When you divorce, you and your spouse legally separate your lives. Depending on the length of your marriage and whether you have children, this can get complicated. Virginia statutes outline the procedures you must follow before your divorce can be finalized.

Representing Yourself

If you choose to represent yourself in your divorce (called appearing pro se), be aware that the court will expect you to follow the rules just as an attorney would. Those rules can be confusing, and divorce can be emotional. Unless your divorce is very simple and amicable, it may be a wise decision to seek legal representation.

Filing Requirements in Virginia

Before filing, you or your spouse must have been a resident of the state for at least six months. Once you meet this requirement, you may file a complaint with the court.

Your spouse must be served with a copy of your complaint and a summons, usually by a deputy sheriff. If you do not know where your spouse is, you may serve the notice by publishing it in a newspaper. Your spouse will have a limited time to file a response, also called an answer.

As your case progresses, you may need to file additional forms, depending on the specific facts in your case.

Citing Grounds for Divorce

The state recognizes both fault and no-fault grounds for divorce.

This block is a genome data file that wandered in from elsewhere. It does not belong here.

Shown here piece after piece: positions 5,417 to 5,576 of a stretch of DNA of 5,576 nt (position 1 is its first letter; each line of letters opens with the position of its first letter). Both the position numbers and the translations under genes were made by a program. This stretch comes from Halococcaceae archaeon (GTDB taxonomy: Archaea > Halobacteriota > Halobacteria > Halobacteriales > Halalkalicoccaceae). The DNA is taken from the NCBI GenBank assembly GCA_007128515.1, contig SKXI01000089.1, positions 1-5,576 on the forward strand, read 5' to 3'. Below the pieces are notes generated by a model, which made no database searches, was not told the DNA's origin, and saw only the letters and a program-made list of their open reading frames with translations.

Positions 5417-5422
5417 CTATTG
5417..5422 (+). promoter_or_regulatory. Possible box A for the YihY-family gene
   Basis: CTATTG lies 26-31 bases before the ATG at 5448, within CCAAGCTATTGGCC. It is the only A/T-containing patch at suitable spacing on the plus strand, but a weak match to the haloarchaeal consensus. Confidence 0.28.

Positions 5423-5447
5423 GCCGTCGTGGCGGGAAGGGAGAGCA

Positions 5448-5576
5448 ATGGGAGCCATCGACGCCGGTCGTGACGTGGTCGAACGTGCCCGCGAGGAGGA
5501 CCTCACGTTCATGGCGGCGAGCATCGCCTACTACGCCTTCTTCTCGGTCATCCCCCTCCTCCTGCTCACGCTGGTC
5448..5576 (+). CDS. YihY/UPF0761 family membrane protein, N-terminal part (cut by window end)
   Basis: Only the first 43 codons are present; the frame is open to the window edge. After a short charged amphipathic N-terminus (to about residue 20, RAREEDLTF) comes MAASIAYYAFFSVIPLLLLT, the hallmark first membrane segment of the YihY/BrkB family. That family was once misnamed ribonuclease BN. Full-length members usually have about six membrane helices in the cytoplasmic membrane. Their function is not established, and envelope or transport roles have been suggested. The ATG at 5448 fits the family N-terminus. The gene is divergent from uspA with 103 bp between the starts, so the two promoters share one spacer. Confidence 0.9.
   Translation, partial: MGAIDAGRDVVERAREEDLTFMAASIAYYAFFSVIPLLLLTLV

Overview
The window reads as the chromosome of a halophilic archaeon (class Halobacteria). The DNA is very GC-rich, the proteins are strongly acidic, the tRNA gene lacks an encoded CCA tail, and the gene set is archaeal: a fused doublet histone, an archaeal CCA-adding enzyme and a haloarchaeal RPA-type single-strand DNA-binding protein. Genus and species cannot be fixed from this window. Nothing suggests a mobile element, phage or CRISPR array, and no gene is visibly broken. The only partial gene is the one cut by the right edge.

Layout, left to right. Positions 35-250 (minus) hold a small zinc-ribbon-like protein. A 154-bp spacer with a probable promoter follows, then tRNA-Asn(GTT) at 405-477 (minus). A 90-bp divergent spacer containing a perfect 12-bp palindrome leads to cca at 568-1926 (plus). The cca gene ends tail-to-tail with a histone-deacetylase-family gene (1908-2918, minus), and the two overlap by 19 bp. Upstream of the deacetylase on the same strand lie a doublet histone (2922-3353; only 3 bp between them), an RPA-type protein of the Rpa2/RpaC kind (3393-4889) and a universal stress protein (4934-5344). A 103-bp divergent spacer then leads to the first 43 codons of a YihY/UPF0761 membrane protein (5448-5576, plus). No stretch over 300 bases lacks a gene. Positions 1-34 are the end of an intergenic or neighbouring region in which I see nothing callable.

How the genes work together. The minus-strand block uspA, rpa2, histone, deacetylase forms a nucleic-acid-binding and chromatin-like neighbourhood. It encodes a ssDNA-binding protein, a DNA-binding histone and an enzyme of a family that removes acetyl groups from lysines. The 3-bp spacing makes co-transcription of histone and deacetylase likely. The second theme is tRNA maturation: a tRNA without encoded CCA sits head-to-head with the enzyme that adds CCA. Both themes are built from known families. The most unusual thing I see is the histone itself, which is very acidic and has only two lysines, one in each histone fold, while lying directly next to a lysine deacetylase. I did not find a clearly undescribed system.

Fault grounds may include these:

  • Adultery
  • Physical cruelty
  • Desertion

In general, there is a one-year waiting period after the act before you can file. Adultery does not require a waiting period, but you cannot continue to live with your spouse after you find out about it.

No-fault grounds are based on having lived apart for at least one year. If you have a signed separation agreement and no children, the mandatory separation period is six months.

Some people get around the waiting periods by filing for a "divorce from bed and board," which settles all the same issues as a divorce except you remain legally married. Not everyone will have this option, as there are limited grounds you may cite. If granted, you may request this arrangement be converted to a complete divorce (divorce from the bond of matrimony) once you have been separated long enough.

Distributing Assets and Debt

As with most states, Virginia requires an "equitable" or fair distribution of assets and debts (property) in a divorce. If you and your spouse can come to a fair agreement on your own, the court will enforce it. If not, the court will decide for you. It will consider any factors about your marriage or lives that it considers relevant to this decision. Depending on your circumstances, this could result in one spouse receiving a larger portion of the marital estate than the other.

Only marital property is divided, but if separate property has been mixed with marital property, it may become marital property. Separate property generally includes anything you owned before the marriage and any gift or inheritances received during the marriage. It can also include proceeds from the sale of separate property during the marriage.

Obtaining Legal Advice

While the information here is accurate as of its writing, it does not constitute legal advice. Laws change, and the facts in your case can affect how your case proceeds. If you have specific questions or concerns, consider consulting with an experienced Virginia divorce attorney.

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